Roy Schestowitz wrote:
High Plains Thumper wrote:
[quote] Microsoft Missing Netbook Growth as Linux Wins
By Tim Culpan and Dina Bass
Nov. 6 (Bloomberg) -- Small laptops are becoming a big
problem for Microsoft Corp.'s Windows business.
A new breed of lightweight computers called netbooks are
beginning to crack the company's dominance of operating
systems. Acer Inc. and Asustek Computer Inc., which
together account for 90 percent of the netbook market, are
using the rival Linux software on about 30 percent of
their low-cost notebooks.
The devices, which usually cost less than $500, are the
fastest-growing segment of the personal-computer industry
-- a trend that's eating into Microsoft's revenue. Windows
sales fell short of forecasts last quarter and the company
cut growth projections for the year, citing the lower
revenue it gets from netbooks. When makers of the
computers do use Windows, they typically opt for older and
cheaper versions of the software. [/quote]
[quote] Linux, equipped in 30 percent to 40 percent of Eee
PCs sold, will probably sustain a market share of about 30
percent, said Samson Hu, a general manager at Asustek. The
company estimates it will ship at least 5 million Eee PCs
in 2008 after selling about 4 million since the product's
Acer, which is aiming to sell 5 million to 6 million
AspireOne laptops this year, estimates that Linux-equipped
models account for about 20 percent of its shipments,
spokesman Henry Wang said.
Vista's computing needs makes it hard to run on netbooks,
making older versions of Windows more suitable for the
devices, according to Michael Cherry, an analyst at
Kirkland, Washington- based research firm Directions on
[quote] Equipping Linux on a computer costs about $5,
compared with $40 to $50 for XP and about $100 for Vista,
according to estimates by Jenny Lai, a Taipei-based
analyst at CLSA Ltd.
To cut costs, computer makers such as Acer and Asustek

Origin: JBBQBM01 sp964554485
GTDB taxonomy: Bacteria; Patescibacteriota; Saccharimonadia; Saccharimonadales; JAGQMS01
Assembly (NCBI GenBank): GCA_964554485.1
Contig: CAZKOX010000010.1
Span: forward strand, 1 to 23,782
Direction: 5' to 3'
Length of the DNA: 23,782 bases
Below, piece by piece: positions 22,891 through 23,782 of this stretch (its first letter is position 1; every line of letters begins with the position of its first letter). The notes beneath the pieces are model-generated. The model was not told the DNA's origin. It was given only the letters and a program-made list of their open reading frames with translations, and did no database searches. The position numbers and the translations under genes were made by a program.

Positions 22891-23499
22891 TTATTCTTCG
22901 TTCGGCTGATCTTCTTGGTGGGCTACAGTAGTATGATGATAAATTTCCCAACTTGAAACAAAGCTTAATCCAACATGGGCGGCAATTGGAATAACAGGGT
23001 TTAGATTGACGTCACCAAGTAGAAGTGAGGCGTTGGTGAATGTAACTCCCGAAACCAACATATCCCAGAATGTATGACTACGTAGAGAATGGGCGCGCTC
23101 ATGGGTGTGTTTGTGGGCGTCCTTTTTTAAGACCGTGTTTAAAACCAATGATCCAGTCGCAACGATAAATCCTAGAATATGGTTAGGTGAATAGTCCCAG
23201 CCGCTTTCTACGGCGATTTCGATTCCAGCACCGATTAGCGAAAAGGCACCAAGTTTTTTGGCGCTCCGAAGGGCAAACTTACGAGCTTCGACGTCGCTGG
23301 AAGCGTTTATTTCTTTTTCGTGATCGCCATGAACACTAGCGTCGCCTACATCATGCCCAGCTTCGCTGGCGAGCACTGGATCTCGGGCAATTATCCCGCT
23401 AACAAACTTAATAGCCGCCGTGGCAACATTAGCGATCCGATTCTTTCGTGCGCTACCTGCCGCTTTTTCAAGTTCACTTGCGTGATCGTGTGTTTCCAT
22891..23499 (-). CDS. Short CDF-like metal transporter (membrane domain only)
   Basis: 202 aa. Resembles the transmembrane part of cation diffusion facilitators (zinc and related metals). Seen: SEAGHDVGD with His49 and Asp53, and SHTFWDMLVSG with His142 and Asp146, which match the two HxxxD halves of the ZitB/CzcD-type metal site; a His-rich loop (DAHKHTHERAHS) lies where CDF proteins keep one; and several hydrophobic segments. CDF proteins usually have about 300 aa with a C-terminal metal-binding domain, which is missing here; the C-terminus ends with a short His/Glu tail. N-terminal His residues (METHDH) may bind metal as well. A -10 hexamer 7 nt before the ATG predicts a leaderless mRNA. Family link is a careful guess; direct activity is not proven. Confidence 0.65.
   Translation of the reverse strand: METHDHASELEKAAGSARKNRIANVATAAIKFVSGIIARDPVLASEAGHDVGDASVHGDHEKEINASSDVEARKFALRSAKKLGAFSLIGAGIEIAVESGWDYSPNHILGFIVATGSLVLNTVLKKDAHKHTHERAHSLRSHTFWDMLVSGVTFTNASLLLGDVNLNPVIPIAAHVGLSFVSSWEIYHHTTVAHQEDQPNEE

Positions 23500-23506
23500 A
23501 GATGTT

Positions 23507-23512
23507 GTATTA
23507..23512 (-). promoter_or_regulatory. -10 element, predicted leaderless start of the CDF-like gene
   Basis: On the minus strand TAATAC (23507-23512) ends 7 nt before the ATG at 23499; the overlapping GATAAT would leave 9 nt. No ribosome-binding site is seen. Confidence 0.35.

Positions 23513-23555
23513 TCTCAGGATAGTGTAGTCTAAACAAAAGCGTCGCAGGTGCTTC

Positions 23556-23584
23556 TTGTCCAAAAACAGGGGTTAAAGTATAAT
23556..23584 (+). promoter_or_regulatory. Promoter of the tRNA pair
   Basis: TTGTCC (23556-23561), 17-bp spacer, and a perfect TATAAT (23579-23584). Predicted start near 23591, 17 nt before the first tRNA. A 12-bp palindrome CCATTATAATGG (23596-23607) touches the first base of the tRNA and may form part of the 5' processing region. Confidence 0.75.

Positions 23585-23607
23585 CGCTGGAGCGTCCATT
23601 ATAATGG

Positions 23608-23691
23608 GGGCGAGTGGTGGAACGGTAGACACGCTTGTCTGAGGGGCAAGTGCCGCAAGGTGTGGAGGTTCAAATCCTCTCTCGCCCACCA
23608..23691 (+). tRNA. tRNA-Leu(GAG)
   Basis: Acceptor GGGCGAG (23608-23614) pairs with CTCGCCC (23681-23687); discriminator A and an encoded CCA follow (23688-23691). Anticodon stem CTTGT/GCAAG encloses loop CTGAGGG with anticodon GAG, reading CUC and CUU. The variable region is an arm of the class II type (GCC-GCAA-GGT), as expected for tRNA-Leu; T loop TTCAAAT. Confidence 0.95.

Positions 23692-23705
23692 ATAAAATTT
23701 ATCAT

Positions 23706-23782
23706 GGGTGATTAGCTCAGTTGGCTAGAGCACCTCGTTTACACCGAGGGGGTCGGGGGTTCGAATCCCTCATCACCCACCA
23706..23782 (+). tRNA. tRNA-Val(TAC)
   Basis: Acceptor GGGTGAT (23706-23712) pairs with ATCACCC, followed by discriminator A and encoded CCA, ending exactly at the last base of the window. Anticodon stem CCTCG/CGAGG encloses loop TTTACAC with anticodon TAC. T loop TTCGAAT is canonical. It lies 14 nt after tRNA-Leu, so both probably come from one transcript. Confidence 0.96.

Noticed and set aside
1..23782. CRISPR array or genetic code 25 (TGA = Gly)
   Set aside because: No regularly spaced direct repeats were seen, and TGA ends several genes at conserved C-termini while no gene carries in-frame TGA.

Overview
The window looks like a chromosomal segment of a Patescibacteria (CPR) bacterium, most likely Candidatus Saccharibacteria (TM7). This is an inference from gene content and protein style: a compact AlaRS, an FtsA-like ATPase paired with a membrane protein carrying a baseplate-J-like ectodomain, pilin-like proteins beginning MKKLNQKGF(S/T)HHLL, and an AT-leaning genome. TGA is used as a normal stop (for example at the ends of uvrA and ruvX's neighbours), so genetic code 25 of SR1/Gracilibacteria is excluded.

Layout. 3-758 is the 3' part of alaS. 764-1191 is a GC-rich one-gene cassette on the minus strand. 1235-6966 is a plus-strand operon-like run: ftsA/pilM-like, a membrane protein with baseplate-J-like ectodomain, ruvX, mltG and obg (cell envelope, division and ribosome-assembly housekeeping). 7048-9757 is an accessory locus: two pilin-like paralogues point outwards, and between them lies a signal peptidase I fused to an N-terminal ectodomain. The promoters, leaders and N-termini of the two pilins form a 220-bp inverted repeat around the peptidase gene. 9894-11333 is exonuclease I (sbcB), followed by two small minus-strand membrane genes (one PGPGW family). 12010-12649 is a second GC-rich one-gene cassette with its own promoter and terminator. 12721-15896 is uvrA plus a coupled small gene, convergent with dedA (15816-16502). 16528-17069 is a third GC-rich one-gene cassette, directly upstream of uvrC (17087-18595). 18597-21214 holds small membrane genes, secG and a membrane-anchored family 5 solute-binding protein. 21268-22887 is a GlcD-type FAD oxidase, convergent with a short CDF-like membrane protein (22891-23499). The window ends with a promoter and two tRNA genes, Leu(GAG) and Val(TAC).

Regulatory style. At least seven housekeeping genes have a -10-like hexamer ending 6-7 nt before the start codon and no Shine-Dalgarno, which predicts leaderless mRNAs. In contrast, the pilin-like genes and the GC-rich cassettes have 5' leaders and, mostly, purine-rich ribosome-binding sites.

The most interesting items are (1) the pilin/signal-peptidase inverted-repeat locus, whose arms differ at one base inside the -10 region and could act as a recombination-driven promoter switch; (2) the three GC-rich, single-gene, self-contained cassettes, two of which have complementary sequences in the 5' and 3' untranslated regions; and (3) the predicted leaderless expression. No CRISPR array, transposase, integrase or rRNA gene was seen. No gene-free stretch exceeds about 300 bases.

opted for slower processors and less memory. On these
systems, Linux can boot up twice as fast as XP, according
to Acer's Web Site. [/quote]
I'm not sure if 20-30 % qualifies as "eating Microsoft's
lunch", but it is a significant number, and represents a
heretofore unachieved penetration of the consumer computing
device market by Linux. The difference in price point (vs
Windows) is less important than the superior performance of
Linux on comparable hardware; superior performance will
spread by word-of-mouth and may have some influence on
Microsoft gives XP almost for free (maybe for free), so if
Microsoft's lunch is margins, then GNU/Linux eats it well.
Microsoft's Windows revenue has already taken a tumble as a
result of this.
For $599 US, Microsoft must be giving their Vista software away
for this Intel Pentium Dual Core T2390 (1.86GHz/533Mhz FSB/1MB
cache), 8X Slot Load CD / DVD Burner (Dual Layer DVD+/-R Drive),
2GB Shared Dual Channel DDR2, 160GB SATA Hard Drive (5400RPM),
1Yr Ltd Hardware Warranty and Mail In Service.
Which BTW, would make a fantastic Linux machine, being blazingly
fast under Linux.
It would be hard to keep the den warm, with Linux making the CPU
breathe so freely and running coolly.
BTW, other sources say that GNU/Linux's market share in
sub-notebooks is just over 40%.
That I can believe.
Quando omni flunkus moritati
(If all else fails, play dead)
- "Red" Green